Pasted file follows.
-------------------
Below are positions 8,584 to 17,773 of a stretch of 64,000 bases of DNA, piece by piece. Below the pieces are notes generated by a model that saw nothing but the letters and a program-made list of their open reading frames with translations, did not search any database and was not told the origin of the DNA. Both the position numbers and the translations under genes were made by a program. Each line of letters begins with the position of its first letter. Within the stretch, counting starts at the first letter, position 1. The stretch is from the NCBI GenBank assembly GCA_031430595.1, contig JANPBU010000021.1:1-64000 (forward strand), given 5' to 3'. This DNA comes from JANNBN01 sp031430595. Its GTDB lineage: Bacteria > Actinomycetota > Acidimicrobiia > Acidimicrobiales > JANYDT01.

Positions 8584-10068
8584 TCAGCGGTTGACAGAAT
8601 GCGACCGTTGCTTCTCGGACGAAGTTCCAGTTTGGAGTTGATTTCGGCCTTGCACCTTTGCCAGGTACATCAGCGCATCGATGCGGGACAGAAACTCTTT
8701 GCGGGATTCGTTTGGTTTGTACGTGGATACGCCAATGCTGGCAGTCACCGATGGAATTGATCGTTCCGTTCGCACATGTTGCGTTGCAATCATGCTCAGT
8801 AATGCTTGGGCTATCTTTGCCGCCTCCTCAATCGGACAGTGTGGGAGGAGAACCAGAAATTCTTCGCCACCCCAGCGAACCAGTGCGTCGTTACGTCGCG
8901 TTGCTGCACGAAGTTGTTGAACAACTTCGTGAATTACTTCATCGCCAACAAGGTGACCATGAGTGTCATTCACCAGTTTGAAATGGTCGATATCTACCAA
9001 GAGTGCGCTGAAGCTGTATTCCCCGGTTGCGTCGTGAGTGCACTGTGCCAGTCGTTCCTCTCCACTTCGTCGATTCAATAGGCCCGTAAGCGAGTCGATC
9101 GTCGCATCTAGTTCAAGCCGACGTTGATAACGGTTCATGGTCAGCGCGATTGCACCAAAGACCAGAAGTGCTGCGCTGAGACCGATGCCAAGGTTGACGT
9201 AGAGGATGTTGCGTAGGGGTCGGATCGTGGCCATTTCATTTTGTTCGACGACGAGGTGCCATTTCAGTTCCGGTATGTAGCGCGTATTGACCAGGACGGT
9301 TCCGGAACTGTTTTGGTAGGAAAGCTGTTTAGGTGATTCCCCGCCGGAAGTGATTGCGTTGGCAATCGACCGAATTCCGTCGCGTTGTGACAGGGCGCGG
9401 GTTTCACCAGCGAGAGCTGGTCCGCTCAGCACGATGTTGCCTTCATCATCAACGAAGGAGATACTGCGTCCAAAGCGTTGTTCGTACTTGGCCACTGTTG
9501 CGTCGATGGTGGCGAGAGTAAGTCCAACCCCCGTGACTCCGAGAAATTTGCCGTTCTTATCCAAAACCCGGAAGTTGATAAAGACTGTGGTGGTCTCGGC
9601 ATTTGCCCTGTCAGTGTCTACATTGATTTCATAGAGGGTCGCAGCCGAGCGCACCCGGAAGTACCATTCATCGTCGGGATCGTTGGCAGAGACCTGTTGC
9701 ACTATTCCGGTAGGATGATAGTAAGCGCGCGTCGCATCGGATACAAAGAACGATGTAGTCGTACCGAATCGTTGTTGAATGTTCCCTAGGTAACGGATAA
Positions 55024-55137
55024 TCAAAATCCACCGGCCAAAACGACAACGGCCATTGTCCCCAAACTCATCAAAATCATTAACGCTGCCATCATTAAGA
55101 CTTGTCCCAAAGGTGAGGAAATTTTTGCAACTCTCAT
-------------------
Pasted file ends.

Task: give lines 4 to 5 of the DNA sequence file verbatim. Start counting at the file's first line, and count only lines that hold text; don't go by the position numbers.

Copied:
8601 GCGACCGTTGCTTCTCGGACGAAGTTCCAGTTTGGAGTTGATTTCGGCCTTGCACCTTTGCCAGGTACATCAGCGCATCGATGCGGGACAGAAACTCTTT
8701 GCGGGATTCGTTTGGTTTGTACGTGGATACGCCAATGCTGGCAGTCACCGATGGAATTGATCGTTCCGTTCGCACATGTTGCGTTGCAATCATGCTCAGT